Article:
Proposed Investigation of the Motion-picture Industry: Hearings Before a Subcommittee of the Committee on the Judiciary, United States Senate, Sixty-seventh Congress, Second Session, Pursuant to S. Res. 142 Directingan Investigation of the Alleged Political Activities of the Motion-picture Industry

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U.S. Government Printing Office, 1922 - Motion picture industry - 64 pages
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Page 57 - The liberty of the press is indeed essential to the nature of a free state ; but this consists in laying no previous restraints upon publications, and not in freedom from censure for criminal matter, when published. Every freeman has an undoubted right to lay what sentiments he pleases before the public ; to forbid this is to destroy the freedom of the press ; but if he publishes what is improper, mischievous, or illegal, he must take the consequence of his own temerity.
Page 56 - ... will entirely lose its force when it is shown (by a seasonable exertion of the laws) that the press can not be abused to any bad purpose without incurring a suitable punishment ; whereas it never can be used to any good one when under the control of an inspector. So true will it be found that to censure the licentiousness is to maintain the liberty of the press.
Page 18 - It can not be put out of view that the exhibition of moving pictures is a business, pure and simple, originated and conducted for profit, like other spectacles, not to be regarded, nor intended to be regarded by the Ohio Constitution, we think, as part of the press of the country, or as organs of public opinion.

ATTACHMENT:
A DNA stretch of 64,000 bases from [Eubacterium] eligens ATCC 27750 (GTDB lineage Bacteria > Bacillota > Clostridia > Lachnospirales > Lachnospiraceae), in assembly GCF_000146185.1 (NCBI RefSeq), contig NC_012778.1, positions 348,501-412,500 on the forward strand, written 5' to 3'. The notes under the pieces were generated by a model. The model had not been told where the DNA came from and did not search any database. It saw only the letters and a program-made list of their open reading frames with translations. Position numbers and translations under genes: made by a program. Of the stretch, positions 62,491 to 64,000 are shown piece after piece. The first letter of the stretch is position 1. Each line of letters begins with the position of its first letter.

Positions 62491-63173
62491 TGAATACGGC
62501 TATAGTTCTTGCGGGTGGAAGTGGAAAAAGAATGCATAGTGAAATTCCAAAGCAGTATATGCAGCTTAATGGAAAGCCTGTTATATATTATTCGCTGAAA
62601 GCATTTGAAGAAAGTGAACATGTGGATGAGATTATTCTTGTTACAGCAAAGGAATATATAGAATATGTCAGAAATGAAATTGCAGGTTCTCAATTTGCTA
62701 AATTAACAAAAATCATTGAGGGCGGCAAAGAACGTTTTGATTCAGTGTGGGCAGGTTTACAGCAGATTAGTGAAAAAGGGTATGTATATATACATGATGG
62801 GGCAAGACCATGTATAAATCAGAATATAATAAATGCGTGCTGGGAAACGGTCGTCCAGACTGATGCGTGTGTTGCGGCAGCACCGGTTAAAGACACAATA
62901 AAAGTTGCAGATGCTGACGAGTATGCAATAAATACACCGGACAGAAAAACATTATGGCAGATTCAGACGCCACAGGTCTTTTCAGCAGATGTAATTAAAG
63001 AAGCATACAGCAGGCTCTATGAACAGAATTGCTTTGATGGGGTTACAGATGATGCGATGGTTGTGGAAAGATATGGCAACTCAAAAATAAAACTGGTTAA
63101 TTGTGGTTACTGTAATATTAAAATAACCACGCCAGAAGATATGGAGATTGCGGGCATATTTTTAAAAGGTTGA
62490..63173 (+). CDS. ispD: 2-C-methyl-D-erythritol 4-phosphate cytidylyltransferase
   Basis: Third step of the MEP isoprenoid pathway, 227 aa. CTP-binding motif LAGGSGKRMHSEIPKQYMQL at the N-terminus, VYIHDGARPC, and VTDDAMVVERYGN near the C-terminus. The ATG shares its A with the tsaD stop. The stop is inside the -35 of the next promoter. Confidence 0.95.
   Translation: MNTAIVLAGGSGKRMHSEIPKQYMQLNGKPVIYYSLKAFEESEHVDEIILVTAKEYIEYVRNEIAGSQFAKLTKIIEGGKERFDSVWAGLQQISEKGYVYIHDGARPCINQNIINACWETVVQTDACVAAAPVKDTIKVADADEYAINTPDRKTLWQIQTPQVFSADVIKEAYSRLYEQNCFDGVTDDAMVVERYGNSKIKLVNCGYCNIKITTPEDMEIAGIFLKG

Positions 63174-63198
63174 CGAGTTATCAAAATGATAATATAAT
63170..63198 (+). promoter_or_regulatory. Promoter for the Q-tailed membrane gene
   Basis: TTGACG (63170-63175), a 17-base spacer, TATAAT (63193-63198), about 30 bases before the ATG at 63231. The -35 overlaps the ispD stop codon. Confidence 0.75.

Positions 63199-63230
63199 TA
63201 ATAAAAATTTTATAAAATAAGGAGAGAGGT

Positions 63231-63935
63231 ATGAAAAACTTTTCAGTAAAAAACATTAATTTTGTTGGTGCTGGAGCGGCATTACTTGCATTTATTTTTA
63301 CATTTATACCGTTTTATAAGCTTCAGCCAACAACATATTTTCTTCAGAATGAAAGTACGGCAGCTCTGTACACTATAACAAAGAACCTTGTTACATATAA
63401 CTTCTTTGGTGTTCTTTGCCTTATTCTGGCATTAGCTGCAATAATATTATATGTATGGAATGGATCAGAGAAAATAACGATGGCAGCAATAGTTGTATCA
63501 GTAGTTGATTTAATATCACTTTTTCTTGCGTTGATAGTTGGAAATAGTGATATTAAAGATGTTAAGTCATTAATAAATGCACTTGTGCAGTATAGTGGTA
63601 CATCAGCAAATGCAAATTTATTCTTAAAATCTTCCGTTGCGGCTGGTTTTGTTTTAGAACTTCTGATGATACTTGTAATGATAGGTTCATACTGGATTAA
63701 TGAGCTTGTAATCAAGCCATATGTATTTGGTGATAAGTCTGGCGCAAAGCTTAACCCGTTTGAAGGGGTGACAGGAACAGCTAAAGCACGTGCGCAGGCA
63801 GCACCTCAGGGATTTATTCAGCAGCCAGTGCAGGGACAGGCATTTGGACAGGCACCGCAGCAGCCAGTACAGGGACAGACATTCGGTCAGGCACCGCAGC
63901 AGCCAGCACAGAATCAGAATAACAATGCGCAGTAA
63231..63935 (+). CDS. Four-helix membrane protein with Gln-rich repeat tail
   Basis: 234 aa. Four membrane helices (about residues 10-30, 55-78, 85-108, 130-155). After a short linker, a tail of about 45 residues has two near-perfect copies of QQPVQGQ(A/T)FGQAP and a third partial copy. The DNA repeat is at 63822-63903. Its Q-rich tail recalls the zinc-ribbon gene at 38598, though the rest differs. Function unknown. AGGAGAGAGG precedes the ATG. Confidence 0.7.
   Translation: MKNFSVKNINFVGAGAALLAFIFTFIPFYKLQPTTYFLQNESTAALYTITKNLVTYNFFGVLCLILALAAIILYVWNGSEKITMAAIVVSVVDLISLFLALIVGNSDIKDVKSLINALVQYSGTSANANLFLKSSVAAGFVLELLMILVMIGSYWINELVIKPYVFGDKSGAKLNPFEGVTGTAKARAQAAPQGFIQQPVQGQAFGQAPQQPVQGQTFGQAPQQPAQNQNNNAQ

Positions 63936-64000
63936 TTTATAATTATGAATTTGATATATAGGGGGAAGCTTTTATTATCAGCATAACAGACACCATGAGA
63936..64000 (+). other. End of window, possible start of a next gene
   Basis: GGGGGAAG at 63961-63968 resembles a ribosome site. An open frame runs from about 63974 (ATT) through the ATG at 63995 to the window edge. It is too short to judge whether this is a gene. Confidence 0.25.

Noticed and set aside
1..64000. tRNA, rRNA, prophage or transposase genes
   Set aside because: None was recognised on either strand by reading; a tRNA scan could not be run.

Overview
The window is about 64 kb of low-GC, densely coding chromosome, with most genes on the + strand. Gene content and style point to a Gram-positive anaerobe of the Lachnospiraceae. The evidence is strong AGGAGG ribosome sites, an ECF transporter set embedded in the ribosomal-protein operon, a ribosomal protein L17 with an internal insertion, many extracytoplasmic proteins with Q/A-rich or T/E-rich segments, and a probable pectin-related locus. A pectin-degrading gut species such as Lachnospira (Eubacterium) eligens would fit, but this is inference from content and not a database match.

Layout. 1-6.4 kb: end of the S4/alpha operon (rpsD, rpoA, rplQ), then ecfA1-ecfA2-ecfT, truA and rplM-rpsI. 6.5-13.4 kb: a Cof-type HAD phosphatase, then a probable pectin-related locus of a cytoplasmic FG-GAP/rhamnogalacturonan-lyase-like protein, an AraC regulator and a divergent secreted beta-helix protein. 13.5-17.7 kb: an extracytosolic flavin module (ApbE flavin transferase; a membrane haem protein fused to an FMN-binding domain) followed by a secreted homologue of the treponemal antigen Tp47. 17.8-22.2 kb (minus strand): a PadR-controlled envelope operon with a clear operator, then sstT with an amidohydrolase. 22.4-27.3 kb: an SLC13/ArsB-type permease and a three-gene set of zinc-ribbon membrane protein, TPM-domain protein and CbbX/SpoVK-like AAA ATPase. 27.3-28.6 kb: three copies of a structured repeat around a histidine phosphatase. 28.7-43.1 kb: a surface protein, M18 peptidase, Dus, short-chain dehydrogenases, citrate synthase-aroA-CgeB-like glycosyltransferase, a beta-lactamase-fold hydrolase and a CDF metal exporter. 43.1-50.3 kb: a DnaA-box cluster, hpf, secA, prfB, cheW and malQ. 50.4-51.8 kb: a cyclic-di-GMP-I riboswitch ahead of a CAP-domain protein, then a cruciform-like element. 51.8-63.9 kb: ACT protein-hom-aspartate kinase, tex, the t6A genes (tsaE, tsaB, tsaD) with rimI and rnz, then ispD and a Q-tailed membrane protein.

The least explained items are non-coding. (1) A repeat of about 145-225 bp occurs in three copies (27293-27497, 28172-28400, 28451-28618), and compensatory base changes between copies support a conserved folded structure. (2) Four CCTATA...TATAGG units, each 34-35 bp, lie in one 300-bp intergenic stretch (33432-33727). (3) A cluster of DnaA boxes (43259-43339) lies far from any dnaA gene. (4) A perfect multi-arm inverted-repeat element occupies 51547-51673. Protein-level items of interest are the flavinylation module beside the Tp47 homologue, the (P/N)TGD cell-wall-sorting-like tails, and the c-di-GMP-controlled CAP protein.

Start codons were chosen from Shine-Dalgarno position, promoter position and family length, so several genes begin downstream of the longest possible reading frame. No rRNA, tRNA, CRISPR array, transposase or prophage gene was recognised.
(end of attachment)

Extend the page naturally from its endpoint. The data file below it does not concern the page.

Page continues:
Page 62 - ... contrary to the letter and spirit of the Constitution of the United States. Many provisions of chapter 66, entitled " elections,
Page 58 - Hamilton,) that the liberty of the press consists in the right to publish with impunity, truth with good motives, and for justifiable ends, whether it respects government, magistracy, or individuals.
Page 18 - We immediately feel that the argument is wrong or strained which extends the guaranty of free opinion and speech to the multitudinous shows which are advertised on the billboards of our cities and towns...
Page 56 - To subject the press to the restrictive power of a licenser, as was formerly done before, and since the Revolution, (of 1688,) is to subject all freedom of sentiment to the prejudices of one man, and make him the arbitrary and infallible judge of all controverted points in learning, religion, and government.
Page 56 - But to punish (as the law does at present) any dangerous or offensive writings, which, when published, shall on a fair and impartial trial be adjudged of a pernicious tendency, is necessary for the preservation of peace and good order, of government and religion, the only solid foundations of civil liberty.
Page 18 - Counsel have not shrunk from this extension of their contention and cite a case in this court where the title of drama was accorded to pantomime ; ' and such and other spectacles are said by counsel to be publications of ideas, satisfying the definition of the dictionaries, — that is, and we quote counsel, a means of making or announcing publicly something that otherwise might have remained private or unknown, — and this being peculiarly the purpose and effect of moving pictures they come directly,...
Page 56 - ... of a pernicious tendency, is necessary for the preservation of peace and good order, of government and religion, the only solid foundations of civil liberty. Thus the will of individuals is still left free ; the abuse only of that free will is the object of legal punishment.

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